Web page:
What were these chemical communicators that were facilitating this placebo effect? Is there a biochemical and physiological answer to the connection of the mind and body? Enter Candice Pert, PhD, who started out being a molecular biologist researching receptors of psychoactive drugs, particularly the opiate receptors. In her studies, Dr Pert developed ways to measure these receptors that had been hypothetical up until that time. This led to the discovery that the brain makes its own morphine in the form of endorphins (which is shorthand for endogenous morphines). These endorphins and other chemicals like them (peptides) are found not just in the brain, but also in the immune system, the endocrine system, and throughout the body. A peptide is made up of amino acids, the building blocks of proteins. These peptides mediate intercellular communication throughout the brain and the body. These neuropeptides and their receptors have been theorized to be the biochemical correlates of emotions.
Finally, a scientifically-based (both biochemical and physiologic) explanation that clearly demonstrated the unique pathways connecting the mind to the body was firmly established. For some 300 years, reductionism ruled. Now the recognition of this mind-body interconnectedness had finally passed the scientific litmus test.
Mind-body medicine has further advanced its status as a valuable clinical resource for better health and greater well-being. People like Jon Kabat-Zinn, PhD, Dean Ornish, MD, David Spiegel, MD, Bernie Spiegel, MD, and Bruce Lipton, PhD, have played significant roles in furthering the credibility and significance of mind-body connection in modern medicine.
The health benefits of mind-body medicine have barely touched the surface of what it offers for future health and well-being. Realizing that our minds and what we feel, think, believe, and practice can affect our physical and mental health is truly an amazing tool in our ability to personally create not only better health, but also the potential for a less stressful and more peaceful lifestyle.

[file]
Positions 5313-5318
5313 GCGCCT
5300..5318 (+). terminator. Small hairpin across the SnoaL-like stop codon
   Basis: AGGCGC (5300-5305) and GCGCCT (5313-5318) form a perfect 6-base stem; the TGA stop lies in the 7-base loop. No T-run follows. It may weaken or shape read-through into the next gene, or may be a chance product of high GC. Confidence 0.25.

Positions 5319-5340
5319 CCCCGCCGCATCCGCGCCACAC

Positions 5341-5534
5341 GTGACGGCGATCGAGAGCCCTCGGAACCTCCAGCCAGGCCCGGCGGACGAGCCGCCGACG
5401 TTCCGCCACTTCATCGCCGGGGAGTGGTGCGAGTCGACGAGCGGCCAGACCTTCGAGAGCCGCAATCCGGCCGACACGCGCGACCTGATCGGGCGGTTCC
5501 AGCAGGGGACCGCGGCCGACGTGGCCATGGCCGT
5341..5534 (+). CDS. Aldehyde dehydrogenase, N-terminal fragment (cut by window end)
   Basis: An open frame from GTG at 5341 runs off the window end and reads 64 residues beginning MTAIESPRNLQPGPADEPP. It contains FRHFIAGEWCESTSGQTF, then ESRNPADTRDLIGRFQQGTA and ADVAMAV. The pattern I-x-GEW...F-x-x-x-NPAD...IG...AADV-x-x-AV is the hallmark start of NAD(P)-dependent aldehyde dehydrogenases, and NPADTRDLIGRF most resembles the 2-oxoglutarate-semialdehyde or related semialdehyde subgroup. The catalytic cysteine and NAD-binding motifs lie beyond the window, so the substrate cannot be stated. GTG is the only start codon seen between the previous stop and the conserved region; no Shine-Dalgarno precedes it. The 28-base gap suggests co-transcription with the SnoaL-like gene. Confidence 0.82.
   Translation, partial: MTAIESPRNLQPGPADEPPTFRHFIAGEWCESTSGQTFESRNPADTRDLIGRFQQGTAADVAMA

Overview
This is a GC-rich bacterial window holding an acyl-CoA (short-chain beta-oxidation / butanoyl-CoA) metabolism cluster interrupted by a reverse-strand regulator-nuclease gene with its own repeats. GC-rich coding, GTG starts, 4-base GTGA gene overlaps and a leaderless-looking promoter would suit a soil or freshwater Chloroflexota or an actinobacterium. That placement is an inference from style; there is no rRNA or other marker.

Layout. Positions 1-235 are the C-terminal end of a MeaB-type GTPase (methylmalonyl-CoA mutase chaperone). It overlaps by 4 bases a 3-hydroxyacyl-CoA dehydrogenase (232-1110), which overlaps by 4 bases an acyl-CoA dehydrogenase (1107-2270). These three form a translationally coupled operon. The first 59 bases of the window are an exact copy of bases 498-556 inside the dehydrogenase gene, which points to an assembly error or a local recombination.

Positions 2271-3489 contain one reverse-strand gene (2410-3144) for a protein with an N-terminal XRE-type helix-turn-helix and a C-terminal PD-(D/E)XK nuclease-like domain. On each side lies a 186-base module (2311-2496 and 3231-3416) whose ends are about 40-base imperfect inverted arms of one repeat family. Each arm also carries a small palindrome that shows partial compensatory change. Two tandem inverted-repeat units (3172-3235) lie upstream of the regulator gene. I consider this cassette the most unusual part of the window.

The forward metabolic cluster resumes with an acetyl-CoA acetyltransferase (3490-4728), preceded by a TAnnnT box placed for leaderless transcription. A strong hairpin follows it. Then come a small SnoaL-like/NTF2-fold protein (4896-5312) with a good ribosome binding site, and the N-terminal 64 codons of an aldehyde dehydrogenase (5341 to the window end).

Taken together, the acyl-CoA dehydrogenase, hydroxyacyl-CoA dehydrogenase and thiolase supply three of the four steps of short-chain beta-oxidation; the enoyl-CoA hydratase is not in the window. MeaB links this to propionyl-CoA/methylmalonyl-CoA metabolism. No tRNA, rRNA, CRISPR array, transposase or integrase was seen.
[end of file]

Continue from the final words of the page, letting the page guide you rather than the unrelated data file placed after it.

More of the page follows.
Why the mind-body modality, which offers such readily available self-empowerment and self-care, has not been more readily utilized is perplexing. The cost certainly isn’t the issue, since the cost is very low. The clinical results can often be so dramatic that they border on the miraculous, and the fact we can easily be taught to integrate such practices into our daily routines makes it appear to be a no-brainer.
I believe that naturopathic doctors and other practitioners of integrated medicine have an inside track on utilizing the mind-body modality. Naturopathic philosophy stresses the importance of treating the whole person – mentally, emotionally, and physically. It is taught from Day 1 that Hippocrates was indeed correct when he made the connection, almost 2500 years ago, that the mind is a determining factor in what the body manifests.
Jim Massey, ND, Is a naturopathic physician licensed in Oregon and Arizona (retired) and practicing since 1985. He was the cofounder of the Wellness program at NCNM in 1983, and graduated from NCNM in 1985. He was the one of the first licensed naturopathic doctors to practice in North Carolina and cofounded the North Carolina Association of Naturopathic Physicians in 1985. He served as a board member on the AANP from 1994-1996, working with Bob Timberlake on state licensing and chairing the Public Relations department. He and his wife, Karen, founded Mountain Peak Nutritionals in 1996, which specializes in creating “condition specific formulas®” for healthcare professionals. Dr Massey has focused and taught clinical nutrition, homeopathy, and mind-body medicine. He and Karen have lived in Portland for the last 10 years, gardening and growing their company.